Interview with Luuk – Pik Lenin Expedition Partner and UWCSEA Scholar


29/July/2019: While making my own final preparations in my home province of Åland, Finland, I caught up with Luuk Karmarker, my expedition partner for the Pik Lenin climb.


M: Hi Luuk. The expedition is only a few days away now. How are you preparing yourself?
L: Since I came back from Singapore in June, I attended a 10-day Vipassana meditation course (Goenka method). I find this really useful. I signed up for it four months ago and I did it the last year when I went to climb Stok Kangri 6,153m. I am not sure this is really anything to do with mountaineering, but for me, the 10 days of total silence and solitude prepares the mind to balance, orient and reset. For the rest, I did not have much time or opportunity to climb anywhere other than the stairs in my house and bike. Where I live in Belgium, the terrain in slightly hilly, so that helps building both cardio muscles and stamina, which is required for the long hikes. I did some long walks with my heavy mountaineering boots and backpack of 23 kilos, to break into the shoes and get used to it. Pik Lenin is not very technical, so the focus is on stamina, willpower, and proper assessment of the conditions of risk.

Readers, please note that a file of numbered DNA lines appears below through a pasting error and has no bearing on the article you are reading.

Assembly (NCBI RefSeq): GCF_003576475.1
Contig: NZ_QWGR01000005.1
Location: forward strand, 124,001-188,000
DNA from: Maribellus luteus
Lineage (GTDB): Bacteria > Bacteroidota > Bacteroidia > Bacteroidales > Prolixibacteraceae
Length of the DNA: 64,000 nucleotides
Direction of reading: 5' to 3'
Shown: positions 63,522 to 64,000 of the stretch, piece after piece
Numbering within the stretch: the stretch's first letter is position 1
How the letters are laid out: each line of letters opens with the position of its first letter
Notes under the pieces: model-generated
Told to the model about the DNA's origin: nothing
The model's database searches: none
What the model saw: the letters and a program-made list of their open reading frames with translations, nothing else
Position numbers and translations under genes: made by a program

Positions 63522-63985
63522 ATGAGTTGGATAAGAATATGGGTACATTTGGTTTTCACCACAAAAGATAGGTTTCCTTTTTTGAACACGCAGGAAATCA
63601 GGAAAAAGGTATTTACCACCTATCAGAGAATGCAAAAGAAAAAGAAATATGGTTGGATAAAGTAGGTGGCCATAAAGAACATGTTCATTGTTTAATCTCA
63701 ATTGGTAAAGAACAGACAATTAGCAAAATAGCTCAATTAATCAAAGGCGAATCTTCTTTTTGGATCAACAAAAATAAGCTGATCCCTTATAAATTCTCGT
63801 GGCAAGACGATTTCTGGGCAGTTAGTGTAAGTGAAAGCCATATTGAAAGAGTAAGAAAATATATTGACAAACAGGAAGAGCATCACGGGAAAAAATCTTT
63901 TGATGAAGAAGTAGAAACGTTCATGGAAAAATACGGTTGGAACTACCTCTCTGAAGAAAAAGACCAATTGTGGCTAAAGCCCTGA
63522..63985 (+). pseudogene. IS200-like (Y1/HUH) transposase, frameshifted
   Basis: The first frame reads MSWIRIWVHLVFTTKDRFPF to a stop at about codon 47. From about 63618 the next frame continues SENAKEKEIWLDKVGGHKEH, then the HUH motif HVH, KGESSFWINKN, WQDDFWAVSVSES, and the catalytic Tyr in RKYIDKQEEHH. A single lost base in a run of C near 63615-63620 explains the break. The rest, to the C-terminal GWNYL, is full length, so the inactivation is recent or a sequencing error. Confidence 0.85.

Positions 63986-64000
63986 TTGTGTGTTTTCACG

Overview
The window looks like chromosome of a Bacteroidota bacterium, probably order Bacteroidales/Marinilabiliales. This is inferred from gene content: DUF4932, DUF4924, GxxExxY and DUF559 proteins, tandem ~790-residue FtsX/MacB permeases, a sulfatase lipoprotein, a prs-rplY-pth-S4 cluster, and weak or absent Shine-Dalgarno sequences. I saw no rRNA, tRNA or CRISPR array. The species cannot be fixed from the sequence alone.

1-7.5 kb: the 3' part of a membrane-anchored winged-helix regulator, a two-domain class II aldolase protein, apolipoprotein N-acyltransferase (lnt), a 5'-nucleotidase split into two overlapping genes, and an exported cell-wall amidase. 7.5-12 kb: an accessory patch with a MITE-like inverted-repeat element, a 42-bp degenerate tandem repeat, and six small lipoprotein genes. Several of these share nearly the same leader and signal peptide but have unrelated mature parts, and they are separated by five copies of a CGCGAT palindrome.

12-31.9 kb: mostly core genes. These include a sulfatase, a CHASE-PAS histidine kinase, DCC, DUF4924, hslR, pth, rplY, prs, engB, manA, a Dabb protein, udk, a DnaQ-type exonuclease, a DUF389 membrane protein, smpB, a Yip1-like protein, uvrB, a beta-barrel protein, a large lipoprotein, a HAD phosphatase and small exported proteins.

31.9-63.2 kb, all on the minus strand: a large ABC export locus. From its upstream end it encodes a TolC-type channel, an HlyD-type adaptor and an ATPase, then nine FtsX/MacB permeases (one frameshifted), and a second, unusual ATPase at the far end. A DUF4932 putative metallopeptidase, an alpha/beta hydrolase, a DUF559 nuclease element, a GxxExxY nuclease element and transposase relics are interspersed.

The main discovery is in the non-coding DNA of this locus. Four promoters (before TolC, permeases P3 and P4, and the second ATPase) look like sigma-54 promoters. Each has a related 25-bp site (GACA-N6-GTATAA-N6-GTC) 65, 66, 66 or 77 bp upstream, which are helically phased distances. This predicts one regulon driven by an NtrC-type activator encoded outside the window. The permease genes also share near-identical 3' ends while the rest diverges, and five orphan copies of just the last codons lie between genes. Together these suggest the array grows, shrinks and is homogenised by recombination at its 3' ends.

M: You are a scholar at the United World College of South East Asia in Singapore. What do your classmates and teachers think about your expedition?
L: UWCSEA is generally beehive of activities, and there is hardly any time to think and digest the overload of information and events taking place around you in a proper way. Many of my peers, friends and teachers know about my climb, mostly from the emails sent by Alexandra and the UWCSEA communications team. I suppose I should have been a bit more active in talking about my climb. But this was my first year in a new school and a new country, so I had lot of adjusting to do.

M: Tell me a little about your mountaineering history. What and who inspired you to start?
L: I fell in love with mountains in India. My dad grew up in the mountains, so we decided to visit the Valley of Flowers and Hemkund Sahib, a Sikh shrine at 4600m during the 2016 summer holidays. The Nanda Devi Bio Reserve, is a truly mesmerizing place in the monsoon months. Despite enduring mountain sickness, a deadly scorpion bite, and gut wrenching food poisoning, I found the Himalayas awe-inspiring and I was instantly smitten. Back in Belgium, I found a climber/trekking club (Bergsportvereniging Provincie Antwerpen) that offered high altitude climbing/trekking courses and they graciously accepted me as one of their first teenage club members. We trained in the Belgian Ardennes from November until March when it is cold and there is some snow. Of course it is nothing like in the high Himalayas but it was a good break for me.